Vaccinators administered second doses at the Mexico Area Family YMCA.

MEXICO - Almost 2,300 people received their second shot of the Pfizer vaccine Thursday in Audrain County.

The event was part of the state’s mass vaccination events, held in conjunction with the Missouri National Guard. The event was rescheduled to Thursday after winter weather canceled the original second dose clinic last week.

Gina McCulley and her father both got the shot Wednesday at a new location, the Mexico Area Family YMCA. She said she felt a sense of relief.

"It will make me feel more at ease with all the COVID mess and would be nice if things got somewhat back to normal because people were sick of quarantine," McCulley said.

Orthopedic surgeon Kathleen Weaver is among those giving vaccinations. She said the process has moved much more smoothly this time around.

"It's fantastic. I happened to be at the first one, and it was first come first serve and it was very exciting. This is much calmer and much easier but we also knew how many people we were going to have since its the second shot. It's much easier to organize," she said.

McCulley agreed that everything went smoothly.

"This was a lot smoother and I literally just got in in like, five minutes and it was so smooth," she said.

The thousands of people who received their second dose will be much less vulnerable to COVID-19, but it make take some time to fully take effect.

"After the first one you can have up to 50% of immunity. After the second it's somewhere close to 90, but you're not totally immune until about three weeks after the second shot," Weaver said.

Some people will experience side effects after receiving their second dose. Weaver says not to be alarmed.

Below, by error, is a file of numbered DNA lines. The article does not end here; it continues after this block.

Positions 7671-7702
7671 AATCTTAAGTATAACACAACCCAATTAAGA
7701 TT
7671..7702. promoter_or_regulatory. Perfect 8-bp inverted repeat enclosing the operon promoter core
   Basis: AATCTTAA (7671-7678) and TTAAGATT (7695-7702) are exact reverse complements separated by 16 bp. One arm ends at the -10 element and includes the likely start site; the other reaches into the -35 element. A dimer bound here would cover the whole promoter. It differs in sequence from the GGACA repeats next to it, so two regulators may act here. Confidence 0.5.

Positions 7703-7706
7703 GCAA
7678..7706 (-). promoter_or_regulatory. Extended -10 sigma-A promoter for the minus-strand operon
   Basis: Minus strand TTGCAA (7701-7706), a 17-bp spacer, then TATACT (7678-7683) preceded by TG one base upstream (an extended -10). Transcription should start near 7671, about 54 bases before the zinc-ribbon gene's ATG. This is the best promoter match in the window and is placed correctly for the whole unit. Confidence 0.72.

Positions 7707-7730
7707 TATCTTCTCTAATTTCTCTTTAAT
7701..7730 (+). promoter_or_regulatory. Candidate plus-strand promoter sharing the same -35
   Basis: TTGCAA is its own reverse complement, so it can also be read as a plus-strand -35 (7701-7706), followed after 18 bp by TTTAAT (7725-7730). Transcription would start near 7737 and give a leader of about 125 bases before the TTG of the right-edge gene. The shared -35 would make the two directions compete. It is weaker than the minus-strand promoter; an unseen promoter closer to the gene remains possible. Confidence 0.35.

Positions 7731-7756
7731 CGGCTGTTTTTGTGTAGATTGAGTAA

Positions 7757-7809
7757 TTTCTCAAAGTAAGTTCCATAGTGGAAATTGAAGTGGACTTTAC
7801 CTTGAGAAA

"There are a fair number of people who say their arm is more sore and have flu-like symptoms the next day, but that's not a bad thing. It means your body is mounting a response so if you do run into the COVID virus you could be potentially immune," she said.

Craig Brace is the administrator and CEO of the Audrain County Health Department. He says that despite the delay, these shots were still given at the proper time.

"It's still okay giving doses up to six weeks. Today, we're at 35 days," he said.

Brace says the department is making sure that no vaccines are allowed to spoil.

"We will redistribute them to other county health departments and work with DHHS to help us find where we can distribute it. No vaccine will go to waste," he said.

Brace says Thursday's event was a great success.

It's an incredible feeling to be able to do this and we're pleased we can  vaccinate such a large group of individuals not just from Audrain County but across the region and the state. We're super happy to get to do this," he said.

Weaver was proud to help distribute vaccines.

"It's so nice to be a part of history. It's making sure we do the best we can by our community folks and our public health folks have been stellar, and the military coming... That attitude has been amazing and wonderful to be a part of," she said.

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